Olmert convicted after pleading guilty to witness tampering
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Olmert convicted after pleading guilty to witness tampering

In first admission of wrongdoing, former prime minister convicted of obstructing justice by trying to silence secretary

Raoul Wootliff is the The Times of Israel's political correspondent.

Former prime minister Ehud Olmert at the courtroom of the Magistrates Court in Jerusalem, February 2, 2016. (Gili Yohanan/POOL)
Former prime minister Ehud Olmert at the courtroom of the Magistrates Court in Jerusalem, February 2, 2016. (Gili Yohanan/POOL)

Former prime minister Ehud Olmert was convicted Tuesday of obstructing justice in two corruption cases against him after pleading guilty under a plea bargain reached with the State Prosecutor’s Office.

Under the terms of the deal, both the defense and prosecution requested of the Jerusalem Magistrate’s Court that Olmert receive a NIS 50,000 fine ($13,000) and six months in jail, to be served concurrently with the 18-month term he received over his role in the Holyland real estate scandal.

The court has until February 10 to deliver a verdict on the sentence.

The deal represented the first admission of wrongdoing by the former minister and Jerusalem mayor, who has consistently maintained his innocence in over eight years of legal proceedings in various graft cases.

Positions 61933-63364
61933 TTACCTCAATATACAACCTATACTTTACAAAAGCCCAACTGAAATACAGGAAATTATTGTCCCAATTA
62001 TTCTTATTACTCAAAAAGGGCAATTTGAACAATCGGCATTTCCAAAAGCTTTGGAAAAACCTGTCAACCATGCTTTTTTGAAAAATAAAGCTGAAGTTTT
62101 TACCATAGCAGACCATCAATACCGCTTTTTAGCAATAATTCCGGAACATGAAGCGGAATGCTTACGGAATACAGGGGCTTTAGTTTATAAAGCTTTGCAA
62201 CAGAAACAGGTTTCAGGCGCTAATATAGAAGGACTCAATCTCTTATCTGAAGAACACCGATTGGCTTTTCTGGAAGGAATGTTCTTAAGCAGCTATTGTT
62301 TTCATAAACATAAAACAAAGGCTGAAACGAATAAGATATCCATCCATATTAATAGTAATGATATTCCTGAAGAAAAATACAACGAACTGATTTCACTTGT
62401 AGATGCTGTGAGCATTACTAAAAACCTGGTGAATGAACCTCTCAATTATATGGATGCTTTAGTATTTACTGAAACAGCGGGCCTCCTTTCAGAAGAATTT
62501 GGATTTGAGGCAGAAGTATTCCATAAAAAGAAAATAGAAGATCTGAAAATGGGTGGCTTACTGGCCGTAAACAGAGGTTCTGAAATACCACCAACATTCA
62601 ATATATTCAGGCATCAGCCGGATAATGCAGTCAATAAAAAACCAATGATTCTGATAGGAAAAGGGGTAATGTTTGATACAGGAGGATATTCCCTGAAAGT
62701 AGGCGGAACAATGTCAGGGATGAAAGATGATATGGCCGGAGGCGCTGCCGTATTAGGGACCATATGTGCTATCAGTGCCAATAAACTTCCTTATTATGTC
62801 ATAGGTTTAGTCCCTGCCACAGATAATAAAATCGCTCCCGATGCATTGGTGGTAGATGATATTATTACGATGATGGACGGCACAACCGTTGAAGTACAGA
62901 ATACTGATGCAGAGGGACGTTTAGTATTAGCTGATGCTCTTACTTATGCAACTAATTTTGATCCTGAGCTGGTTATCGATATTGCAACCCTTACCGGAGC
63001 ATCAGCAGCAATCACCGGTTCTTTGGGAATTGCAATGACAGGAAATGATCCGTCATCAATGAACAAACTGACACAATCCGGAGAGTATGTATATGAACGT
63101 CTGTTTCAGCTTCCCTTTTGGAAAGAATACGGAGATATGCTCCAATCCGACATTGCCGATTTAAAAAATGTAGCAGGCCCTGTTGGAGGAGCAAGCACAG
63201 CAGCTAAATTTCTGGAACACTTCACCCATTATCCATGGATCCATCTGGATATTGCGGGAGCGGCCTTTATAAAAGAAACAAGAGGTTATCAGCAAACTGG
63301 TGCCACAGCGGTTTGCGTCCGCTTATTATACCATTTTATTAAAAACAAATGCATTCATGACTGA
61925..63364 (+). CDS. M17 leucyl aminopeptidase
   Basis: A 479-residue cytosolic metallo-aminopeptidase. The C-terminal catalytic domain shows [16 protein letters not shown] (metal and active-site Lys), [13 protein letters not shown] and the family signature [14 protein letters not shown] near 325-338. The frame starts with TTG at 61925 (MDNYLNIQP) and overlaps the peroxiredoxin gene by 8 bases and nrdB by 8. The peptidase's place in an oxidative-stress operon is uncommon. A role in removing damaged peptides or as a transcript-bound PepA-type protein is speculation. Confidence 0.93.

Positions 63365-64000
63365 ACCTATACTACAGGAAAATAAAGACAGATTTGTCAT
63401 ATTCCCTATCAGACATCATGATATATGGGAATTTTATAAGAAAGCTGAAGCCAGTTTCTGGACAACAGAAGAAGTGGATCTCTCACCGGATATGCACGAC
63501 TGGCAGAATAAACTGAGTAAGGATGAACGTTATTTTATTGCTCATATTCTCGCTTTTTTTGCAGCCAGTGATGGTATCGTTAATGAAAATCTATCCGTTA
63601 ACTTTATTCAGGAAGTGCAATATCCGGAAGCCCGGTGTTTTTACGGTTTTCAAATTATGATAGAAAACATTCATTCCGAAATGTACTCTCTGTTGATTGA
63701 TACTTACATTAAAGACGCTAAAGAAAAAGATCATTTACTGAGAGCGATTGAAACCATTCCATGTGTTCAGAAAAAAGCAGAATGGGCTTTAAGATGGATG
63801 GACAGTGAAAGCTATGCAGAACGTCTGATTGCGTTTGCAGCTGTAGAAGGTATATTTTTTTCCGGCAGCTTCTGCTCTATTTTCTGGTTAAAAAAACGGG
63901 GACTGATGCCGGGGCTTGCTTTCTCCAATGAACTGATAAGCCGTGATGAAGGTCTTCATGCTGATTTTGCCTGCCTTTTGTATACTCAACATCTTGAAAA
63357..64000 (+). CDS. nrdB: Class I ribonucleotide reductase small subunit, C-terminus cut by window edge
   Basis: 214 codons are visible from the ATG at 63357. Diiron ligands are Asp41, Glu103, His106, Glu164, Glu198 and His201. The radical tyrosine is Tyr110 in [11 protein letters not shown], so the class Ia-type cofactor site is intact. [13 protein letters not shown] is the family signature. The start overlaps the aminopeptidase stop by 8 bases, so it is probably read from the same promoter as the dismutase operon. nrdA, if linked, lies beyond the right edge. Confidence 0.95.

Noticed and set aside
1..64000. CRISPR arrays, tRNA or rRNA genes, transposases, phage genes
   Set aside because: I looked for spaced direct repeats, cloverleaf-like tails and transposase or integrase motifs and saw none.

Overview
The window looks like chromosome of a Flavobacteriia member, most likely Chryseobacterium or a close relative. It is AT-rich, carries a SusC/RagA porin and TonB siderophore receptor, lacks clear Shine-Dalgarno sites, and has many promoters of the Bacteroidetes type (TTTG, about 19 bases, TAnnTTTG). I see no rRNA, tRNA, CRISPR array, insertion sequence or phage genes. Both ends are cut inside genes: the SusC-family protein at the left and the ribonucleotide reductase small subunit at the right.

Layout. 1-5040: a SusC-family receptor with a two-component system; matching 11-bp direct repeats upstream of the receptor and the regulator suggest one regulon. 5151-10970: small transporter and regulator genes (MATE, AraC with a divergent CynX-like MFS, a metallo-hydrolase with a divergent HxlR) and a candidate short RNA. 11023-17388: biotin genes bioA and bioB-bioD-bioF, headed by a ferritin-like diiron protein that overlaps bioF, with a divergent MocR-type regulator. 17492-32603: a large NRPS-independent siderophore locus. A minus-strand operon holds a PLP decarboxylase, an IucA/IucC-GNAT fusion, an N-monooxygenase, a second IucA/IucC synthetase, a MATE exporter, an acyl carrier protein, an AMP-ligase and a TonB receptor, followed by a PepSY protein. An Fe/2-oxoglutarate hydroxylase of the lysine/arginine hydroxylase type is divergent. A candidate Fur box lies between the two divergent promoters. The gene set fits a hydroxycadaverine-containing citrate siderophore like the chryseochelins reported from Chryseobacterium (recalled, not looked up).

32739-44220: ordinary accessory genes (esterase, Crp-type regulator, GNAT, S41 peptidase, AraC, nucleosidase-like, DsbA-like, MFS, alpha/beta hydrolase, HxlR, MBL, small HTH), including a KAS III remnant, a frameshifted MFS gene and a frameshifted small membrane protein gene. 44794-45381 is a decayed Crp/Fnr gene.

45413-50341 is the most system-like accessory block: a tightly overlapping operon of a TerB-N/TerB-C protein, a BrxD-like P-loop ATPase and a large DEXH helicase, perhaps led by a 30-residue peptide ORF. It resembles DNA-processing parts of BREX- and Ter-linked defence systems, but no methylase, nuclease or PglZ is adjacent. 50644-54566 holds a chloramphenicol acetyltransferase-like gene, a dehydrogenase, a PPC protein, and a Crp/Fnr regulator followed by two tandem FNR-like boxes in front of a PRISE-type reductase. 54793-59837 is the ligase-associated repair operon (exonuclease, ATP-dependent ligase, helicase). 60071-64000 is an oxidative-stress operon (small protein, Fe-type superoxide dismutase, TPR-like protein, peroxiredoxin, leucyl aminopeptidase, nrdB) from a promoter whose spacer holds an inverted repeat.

Olmert tried to persuade his former secretary Shula Zaken not to testify against him in the Holyland case and a second affair involving money from US businessman Morris Talansky, and offered her money in exchange for her silence.

In secret recordings made by Zaken, Olmert can be heard saying, “If I am not acquitted, no one will be acquitted.”

Shula Zaken at the Jerusalem District court on November 3, 2014. (Gili Yohanan/POOL)
Shula Zaken at the Jerusalem District court on November 3, 2014. (Gili Yohanan/POOL)

The recordings also reveal an offer to have her legal fees paid for in exchange for keeping quiet.

The deal, which was reached on January 18, represents a last-ditch effort by Olmert’s legal team to avoid further jail time after sentences were handed down in the Holyland and Talansky affairs.

Olmert had been sentenced in May 2014 to six years in prison on two separate charges of taking bribes in the early 2000s in connection with the construction of Jerusalem’s massive Holyland residential complex. But in December, the Supreme Court reduced his sentence to 18 months in prison and acquitted him of one of the charges.

The prison term — the first time a former Israeli prime minister goes to jail — is due to begin on February 15.

In a separate case, the Jerusalem District Court in May sentenced Olmert to eight months in prison for fraud and corruption following a retrial over allegations that he had received envelopes of cash from Talansky while trade and industry minister.

Olmert was found guilty last year of accepting bribes from Talanksy in exchange for political favors. Zaken, who served time in jail for her role in the Holyland affair, testified against Olmert in the case.

Olmert has been cleared on a litany of other graft charges.

Prosecutors asked the Supreme Court to add the eight-month Talansky sentence to the 18-month Holyland verdict, for a total of 26 months in prison, while Olmert’s attorneys are seeking a concurrent sentence, allowing him to serve both sentences in the same 18-month span (with a possible one-third of the sentence commuted for good behavior).

Times of Israel contributed to this report.

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